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    We have a problem with hornets/wasps every year also. A portion of our deck that has a screened in porch underneath does not drain properly. The wasps fly between the boards to drink the rainwater that is lying between the upper deck and the roof of the lower porch. You mentioned that you've had a lot of rain lately. Maybe, you have pools of water somewhere that is attracting them? I set out plastic wasp traps that I bought that have holes they can crawl into but cannot get back out. You fill them with juice you sweeten with extra sugar. This does help thin the population and make people less nervous to be on the deck. We have bee hives and the kids are used to them and therefore do not go bonkers about the wasps. Wasps are also attracted to protein baits too. If you have a grill nearby that you used lately and did not clean/burn it off thoroughly this could attract them also.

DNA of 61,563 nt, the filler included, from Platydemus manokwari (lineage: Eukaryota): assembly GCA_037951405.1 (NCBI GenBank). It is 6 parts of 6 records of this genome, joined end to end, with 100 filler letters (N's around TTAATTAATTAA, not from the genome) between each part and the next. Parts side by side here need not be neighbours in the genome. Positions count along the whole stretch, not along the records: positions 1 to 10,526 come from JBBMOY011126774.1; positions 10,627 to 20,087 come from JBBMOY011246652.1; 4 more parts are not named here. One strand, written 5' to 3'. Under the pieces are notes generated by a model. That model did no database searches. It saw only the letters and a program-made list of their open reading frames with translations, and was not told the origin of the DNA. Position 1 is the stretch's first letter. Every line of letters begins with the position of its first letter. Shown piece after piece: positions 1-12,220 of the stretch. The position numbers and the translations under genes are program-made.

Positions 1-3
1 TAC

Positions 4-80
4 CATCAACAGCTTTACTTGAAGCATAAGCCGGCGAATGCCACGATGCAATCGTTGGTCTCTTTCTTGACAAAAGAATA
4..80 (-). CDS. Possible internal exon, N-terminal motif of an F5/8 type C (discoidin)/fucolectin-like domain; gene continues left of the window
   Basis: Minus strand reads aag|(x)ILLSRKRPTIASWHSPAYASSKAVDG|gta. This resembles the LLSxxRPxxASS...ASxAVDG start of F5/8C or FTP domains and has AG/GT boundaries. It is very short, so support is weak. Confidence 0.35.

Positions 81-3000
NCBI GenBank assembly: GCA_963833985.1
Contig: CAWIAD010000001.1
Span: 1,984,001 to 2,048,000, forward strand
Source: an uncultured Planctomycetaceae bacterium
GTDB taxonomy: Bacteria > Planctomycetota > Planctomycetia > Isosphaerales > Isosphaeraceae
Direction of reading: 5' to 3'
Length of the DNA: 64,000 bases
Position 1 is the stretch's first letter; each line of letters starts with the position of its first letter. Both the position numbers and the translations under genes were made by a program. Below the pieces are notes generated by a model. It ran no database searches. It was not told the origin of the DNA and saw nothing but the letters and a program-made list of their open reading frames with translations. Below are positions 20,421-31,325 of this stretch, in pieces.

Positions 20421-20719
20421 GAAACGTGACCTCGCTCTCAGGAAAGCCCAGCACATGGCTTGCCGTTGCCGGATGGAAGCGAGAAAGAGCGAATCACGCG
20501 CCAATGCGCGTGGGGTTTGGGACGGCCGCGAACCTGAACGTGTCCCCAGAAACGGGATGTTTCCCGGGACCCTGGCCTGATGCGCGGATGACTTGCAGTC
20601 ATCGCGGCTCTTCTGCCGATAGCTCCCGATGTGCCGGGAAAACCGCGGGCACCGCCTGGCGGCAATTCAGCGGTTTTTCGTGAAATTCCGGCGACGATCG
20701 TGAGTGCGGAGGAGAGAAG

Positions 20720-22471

Kat
     
  11. mamakatinmd

    mamakatinmd Well-Known Member

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    ps: We have a farm near Sudbury as well this house in Maryland that we split our time between. I have never noticed a difference in the wasps being more or less agressive in either place. The flys now the flys are whole different matter....:)
    kat
     
  12. Lindafisk

    Lindafisk Well-Known Member

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  13. DixyDoodle

    DixyDoodle stranger than fiction

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    Thanks, I will check that link out! I was thinking of getting some of those plastic sugar/meat traps, not sure how well they work though. Hopefully they do, I'll put on on each corner of the house. :D

    DD